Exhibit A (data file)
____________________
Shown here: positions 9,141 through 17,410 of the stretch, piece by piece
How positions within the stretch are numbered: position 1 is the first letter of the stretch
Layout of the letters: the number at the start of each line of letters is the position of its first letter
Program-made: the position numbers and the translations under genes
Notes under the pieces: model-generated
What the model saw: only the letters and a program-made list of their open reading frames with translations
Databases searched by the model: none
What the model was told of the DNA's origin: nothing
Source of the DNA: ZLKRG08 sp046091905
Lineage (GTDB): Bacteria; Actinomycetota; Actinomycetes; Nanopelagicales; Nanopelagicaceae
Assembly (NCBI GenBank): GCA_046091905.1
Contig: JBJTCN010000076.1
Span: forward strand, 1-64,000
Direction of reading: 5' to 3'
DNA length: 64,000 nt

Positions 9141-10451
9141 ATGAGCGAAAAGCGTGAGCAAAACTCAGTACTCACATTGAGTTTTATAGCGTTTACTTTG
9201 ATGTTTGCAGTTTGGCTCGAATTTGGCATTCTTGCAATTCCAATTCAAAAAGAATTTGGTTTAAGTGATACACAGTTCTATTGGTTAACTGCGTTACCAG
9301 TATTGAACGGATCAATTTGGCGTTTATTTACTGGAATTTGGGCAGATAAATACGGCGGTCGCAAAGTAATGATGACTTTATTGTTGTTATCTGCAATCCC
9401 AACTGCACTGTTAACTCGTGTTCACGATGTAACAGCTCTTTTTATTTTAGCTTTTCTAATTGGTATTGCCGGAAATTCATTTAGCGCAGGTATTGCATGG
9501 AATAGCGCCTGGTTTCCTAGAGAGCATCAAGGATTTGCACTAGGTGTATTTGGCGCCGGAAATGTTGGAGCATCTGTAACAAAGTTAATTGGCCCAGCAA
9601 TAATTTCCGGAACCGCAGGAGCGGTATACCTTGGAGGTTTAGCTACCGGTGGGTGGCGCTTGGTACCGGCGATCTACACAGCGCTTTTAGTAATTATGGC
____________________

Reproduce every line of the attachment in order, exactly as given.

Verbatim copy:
Shown here: positions 9,141 through 17,410 of the stretch, piece by piece
How positions within the stretch are numbered: position 1 is the first letter of the stretch
Layout of the letters: the number at the start of each line of letters is the position of its first letter
Program-made: the position numbers and the translations under genes
Notes under the pieces: model-generated
What the model saw: only the letters and a program-made list of their open reading frames with translations
Databases searched by the model: none
What the model was told of the DNA's origin: nothing
Source of the DNA: ZLKRG08 sp046091905
Lineage (GTDB): Bacteria; Actinomycetota; Actinomycetes; Nanopelagicales; Nanopelagicaceae
Assembly (NCBI GenBank): GCA_046091905.1
Contig: JBJTCN010000076.1
Span: forward strand, 1-64,000
Direction of reading: 5' to 3'
DNA length: 64,000 nt

Positions 9141-10451
9141 ATGAGCGAAAAGCGTGAGCAAAACTCAGTACTCACATTGAGTTTTATAGCGTTTACTTTG
9201 ATGTTTGCAGTTTGGCTCGAATTTGGCATTCTTGCAATTCCAATTCAAAAAGAATTTGGTTTAAGTGATACACAGTTCTATTGGTTAACTGCGTTACCAG
9301 TATTGAACGGATCAATTTGGCGTTTATTTACTGGAATTTGGGCAGATAAATACGGCGGTCGCAAAGTAATGATGACTTTATTGTTGTTATCTGCAATCCC
9401 AACTGCACTGTTAACTCGTGTTCACGATGTAACAGCTCTTTTTATTTTAGCTTTTCTAATTGGTATTGCCGGAAATTCATTTAGCGCAGGTATTGCATGG
9501 AATAGCGCCTGGTTTCCTAGAGAGCATCAAGGATTTGCACTAGGTGTATTTGGCGCCGGAAATGTTGGAGCATCTGTAACAAAGTTAATTGGCCCAGCAA
9601 TAATTTCCGGAACCGCAGGAGCGGTATACCTTGGAGGTTTAGCTACCGGTGGGTGGCGCTTGGTACCGGCGATCTACACAGCGCTTTTAGTAATTATGGC